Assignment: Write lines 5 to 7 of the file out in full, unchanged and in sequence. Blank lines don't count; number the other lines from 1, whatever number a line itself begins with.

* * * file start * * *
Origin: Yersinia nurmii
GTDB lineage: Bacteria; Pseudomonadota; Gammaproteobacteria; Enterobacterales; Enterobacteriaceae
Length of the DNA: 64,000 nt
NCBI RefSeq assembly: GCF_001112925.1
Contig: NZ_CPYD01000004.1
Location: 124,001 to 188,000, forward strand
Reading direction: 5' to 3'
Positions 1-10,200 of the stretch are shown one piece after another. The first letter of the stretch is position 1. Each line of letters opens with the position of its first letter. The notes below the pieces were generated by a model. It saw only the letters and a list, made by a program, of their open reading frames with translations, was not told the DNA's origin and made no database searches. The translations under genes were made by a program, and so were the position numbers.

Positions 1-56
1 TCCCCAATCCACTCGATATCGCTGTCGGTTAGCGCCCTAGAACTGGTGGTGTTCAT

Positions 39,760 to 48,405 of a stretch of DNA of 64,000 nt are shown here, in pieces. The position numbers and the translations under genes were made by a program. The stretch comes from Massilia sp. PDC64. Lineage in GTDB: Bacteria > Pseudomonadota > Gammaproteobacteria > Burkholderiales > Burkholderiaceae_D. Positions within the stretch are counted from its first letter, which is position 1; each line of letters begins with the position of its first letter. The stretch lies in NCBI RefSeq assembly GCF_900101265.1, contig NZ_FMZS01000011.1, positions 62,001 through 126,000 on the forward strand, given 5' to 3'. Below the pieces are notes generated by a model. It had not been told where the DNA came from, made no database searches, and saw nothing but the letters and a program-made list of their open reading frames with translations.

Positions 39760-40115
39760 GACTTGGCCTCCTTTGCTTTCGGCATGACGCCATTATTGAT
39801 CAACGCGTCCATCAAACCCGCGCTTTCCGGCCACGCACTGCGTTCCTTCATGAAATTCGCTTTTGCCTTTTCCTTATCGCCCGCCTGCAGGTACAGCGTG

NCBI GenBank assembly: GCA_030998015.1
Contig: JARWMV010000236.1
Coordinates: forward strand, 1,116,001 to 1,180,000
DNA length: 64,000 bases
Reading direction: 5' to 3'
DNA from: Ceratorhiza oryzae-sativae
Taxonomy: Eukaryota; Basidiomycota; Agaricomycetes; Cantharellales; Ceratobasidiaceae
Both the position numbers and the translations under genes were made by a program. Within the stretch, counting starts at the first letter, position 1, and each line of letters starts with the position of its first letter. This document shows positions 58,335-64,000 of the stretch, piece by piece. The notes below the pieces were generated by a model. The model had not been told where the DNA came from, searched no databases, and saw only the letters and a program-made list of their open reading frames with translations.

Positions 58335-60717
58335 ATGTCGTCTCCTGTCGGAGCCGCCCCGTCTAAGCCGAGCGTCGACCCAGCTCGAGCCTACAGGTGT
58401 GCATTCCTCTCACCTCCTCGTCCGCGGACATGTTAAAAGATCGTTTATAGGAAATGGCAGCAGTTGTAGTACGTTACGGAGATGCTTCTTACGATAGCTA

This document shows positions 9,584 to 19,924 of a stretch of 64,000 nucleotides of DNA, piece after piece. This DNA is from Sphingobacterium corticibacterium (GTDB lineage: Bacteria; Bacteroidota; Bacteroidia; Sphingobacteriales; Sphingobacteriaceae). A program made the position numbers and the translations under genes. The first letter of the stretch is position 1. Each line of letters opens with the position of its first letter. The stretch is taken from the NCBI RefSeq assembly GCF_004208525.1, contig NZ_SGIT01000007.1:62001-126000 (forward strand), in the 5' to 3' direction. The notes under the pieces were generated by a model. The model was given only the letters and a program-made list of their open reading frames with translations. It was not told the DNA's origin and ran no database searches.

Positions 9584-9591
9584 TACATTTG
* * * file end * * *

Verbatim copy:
Contig: NZ_CPYD01000004.1
Location: 124,001 to 188,000, forward strand
Reading direction: 5' to 3'